In his Autobiography TJ notes his refusal of the request of the Archbishop of Bordeaux of 20 July 1789 to meet with the committee charged with the task of preparing the draft of a constitution, and at the same time indicates how closely he watched the proceedings and how disturbed he was when he received the present letter from Lafayette: “The features of the new constitution were thus assuming a fearful aspect [brought on by schisms that “broke the Patriots into fragments of very discordant principles,” in the face of an “Aristocracy … cemented by a common principle”], and great alarm was produced among the honest patriots by these dissensions in their ranks. In this uneasy state of things, I recieved one day a note from the Marquis de La Fayette, informing me he should bring a party of six or eight friends to ask a dinner of me the next day. I assured him of their welcome. When they arrived, they were La Fayette himself, [Adrien] Duport, [Joseph] Barnave, Alexander La Meth, Blacon [the Marquis de Blacons], [John Joseph] Mounier, Maubourg [the Marquis de Latour-Maubourg], and Dagout [the Comte d’Agoult]. These were leading patriots, of honest but differing opinions, sensible of the necessity of effecting a coalition by mutual sacrifices, knowing each other, and not afraid therefore to unbosom themselves mutually. This last was a material principle in the selection. With this view the Marquis had invited the conference, and had fixed the time and place inadvertently as to the embarrasment under which it might place me. The cloth being removed and wine set on the table, after the American manner, the Marquis introduced the objects of the conference by summarily reminding them of the state of things in the assembly, the course which the principles of the constitution was taking, and the inevitable result, unless checked by more concord among the patriots themselves. He observed that altho’ he also had his opinion, he was ready to sacrifice it to that of his brethren of the same cause: but that a common opinion must now be formed, or the Aristocracy would carry everything, and that whatever they should now agree on, he, at the head of the National force, would maintain. The discussions began at the hour of four, and were continued till ten oclock in the evening; during which time I was a silent witness to a coolness and candor of argument unusual in the conflicts of political opinion; to a logical reasoning, and chaste eloquence, disfigured by no gaudy tinsel of rhetoric or declamation, and truly worthy of being placed in parallel with the finest dialogue of antiquity, as handed to us by Xenophon, by Plato, and Cicero. The result was an agreement that the king should have a suspensive veto on the laws, that the legislature should be composed of a single body only, and that to be chosen by the people. This Concordat decided the fate of the constitution. The Patriots all rallied to the principles thus settled, carried every question agreeably to them, and reduced the Aristocracy to insignificance and impotence. But duties of exculpation were now incumbent on me. I waited on Count Montmorin the next morning, and explained to him with truth and candor how it had happened that my house had been made the scene of conferences of such a character. He told me he already knew every thing which had passed, that, so far from taking umbrage at the use made of my house on that occasion, he earnestly wished I would habitually assist at such conferences, being sure I should be useful in moderating the warmer spirits, and promoting a wholesome and practicable reformation only. I told him I knew too well the duties I owed to the king, to the nation, and to my own country to take any part in councils concerning their internal government, and that I should persevere with care in the character of a neutral and passive spectator; with wishes only and very sincere ones, that those measures might prevail which would be for the greatest good of the nation. I have no doubt indeed that this conference was previously known and approved by this honest minister, who was in confidence and communication with the patriots, and wished for a reasonable reform of the Constitution.” Others looked upon such violations of diplomatic propriety quite differently from the tolerant attitude that Montmorin undoubtedly exhibited toward TJ: the Spanish ambassador, Comte Fernan Nunez, for example, voiced sarcastic remarks on the use of Jefferson’s house as a rendezvous for radicals (Albert Mousset, Un temoin ignoré de la revolution, Paris, 1924).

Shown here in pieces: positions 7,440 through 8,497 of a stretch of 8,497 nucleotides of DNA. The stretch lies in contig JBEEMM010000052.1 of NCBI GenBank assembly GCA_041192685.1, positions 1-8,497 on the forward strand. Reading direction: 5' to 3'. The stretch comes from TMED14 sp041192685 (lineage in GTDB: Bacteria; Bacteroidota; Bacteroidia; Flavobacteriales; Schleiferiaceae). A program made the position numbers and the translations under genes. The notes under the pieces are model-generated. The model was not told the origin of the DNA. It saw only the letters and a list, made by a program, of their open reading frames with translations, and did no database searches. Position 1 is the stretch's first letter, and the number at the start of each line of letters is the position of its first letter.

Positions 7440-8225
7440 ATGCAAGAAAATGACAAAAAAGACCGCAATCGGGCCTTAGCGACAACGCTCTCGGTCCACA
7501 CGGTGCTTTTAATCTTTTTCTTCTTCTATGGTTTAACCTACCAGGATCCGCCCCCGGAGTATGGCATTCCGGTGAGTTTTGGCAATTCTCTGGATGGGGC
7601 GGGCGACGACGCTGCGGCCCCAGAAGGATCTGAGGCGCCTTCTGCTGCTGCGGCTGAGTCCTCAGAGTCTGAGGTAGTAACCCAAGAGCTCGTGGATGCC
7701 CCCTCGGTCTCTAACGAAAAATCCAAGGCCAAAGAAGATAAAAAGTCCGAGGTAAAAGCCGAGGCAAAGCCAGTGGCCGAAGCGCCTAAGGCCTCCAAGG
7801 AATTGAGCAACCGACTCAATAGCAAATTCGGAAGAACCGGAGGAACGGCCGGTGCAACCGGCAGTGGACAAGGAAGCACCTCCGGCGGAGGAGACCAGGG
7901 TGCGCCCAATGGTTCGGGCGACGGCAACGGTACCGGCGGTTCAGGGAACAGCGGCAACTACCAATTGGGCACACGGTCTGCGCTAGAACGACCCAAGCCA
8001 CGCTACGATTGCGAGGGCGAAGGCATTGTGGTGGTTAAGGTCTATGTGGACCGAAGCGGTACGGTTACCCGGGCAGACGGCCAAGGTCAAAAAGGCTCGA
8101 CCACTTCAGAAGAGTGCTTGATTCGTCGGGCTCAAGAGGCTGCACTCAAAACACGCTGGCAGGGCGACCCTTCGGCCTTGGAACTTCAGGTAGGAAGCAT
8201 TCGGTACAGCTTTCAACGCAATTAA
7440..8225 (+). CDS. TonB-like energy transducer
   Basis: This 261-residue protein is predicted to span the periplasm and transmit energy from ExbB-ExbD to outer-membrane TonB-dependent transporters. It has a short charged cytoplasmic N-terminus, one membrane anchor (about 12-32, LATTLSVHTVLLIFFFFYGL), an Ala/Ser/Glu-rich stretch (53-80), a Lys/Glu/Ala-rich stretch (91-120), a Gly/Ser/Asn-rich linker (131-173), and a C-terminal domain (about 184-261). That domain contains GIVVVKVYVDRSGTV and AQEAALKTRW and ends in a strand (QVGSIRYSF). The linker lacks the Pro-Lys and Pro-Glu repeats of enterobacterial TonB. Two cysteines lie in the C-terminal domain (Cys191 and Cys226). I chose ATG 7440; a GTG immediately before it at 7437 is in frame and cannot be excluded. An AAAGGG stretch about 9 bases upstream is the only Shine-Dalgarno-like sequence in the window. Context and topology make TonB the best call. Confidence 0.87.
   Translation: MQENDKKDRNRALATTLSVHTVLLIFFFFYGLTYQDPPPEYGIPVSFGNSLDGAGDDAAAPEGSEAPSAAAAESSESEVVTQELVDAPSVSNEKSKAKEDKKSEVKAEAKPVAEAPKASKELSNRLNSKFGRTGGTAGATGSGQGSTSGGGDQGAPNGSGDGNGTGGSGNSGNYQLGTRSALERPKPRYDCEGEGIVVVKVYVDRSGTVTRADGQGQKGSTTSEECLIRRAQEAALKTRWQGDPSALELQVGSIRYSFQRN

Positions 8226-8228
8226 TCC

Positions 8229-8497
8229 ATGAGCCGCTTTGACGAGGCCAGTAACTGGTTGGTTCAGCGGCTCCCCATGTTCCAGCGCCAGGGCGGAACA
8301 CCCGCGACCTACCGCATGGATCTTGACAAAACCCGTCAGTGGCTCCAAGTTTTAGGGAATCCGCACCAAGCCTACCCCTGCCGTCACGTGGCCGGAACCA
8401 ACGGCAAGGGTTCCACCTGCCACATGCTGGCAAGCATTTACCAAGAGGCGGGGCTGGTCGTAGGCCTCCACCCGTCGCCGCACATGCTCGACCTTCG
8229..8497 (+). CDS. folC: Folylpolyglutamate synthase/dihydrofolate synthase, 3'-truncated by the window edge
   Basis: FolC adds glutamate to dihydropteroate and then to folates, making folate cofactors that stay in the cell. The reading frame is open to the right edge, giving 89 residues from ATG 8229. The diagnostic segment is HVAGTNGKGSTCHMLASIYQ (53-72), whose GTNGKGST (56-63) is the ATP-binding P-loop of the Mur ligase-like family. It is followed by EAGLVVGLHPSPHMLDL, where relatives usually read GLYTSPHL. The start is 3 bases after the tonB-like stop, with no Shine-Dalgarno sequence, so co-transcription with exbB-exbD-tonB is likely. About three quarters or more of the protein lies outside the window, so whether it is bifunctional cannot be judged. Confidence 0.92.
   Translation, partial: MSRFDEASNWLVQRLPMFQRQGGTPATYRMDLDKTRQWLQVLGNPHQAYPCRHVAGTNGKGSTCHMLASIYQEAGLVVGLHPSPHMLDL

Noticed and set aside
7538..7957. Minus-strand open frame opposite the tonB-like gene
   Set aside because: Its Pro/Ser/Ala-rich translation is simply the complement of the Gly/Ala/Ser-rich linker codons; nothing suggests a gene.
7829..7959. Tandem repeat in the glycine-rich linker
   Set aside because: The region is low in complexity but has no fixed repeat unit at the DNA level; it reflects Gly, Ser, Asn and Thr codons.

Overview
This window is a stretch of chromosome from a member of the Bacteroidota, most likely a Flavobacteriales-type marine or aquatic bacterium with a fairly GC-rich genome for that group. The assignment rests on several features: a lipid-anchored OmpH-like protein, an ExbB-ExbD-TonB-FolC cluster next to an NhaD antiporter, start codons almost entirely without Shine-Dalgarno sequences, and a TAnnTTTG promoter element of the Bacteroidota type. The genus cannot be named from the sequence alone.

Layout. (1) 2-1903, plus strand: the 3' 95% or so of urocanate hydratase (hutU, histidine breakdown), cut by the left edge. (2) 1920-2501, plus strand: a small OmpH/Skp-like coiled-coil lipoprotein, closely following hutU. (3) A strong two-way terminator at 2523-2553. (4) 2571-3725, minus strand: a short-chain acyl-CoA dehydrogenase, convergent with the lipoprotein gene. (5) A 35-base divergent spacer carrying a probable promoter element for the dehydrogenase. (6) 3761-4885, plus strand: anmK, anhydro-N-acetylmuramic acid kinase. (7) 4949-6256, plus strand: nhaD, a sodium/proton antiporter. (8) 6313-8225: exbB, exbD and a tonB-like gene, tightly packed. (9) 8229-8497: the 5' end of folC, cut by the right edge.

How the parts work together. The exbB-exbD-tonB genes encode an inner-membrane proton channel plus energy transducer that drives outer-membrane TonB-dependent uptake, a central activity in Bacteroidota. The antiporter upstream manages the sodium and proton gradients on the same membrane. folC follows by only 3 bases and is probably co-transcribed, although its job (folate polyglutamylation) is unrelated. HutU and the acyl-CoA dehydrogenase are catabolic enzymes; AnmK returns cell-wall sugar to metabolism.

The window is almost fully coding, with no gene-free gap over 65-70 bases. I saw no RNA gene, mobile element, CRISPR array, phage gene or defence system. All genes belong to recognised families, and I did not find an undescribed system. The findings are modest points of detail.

1Lafayette first wrote “with you” and then altered the phrase to read as above.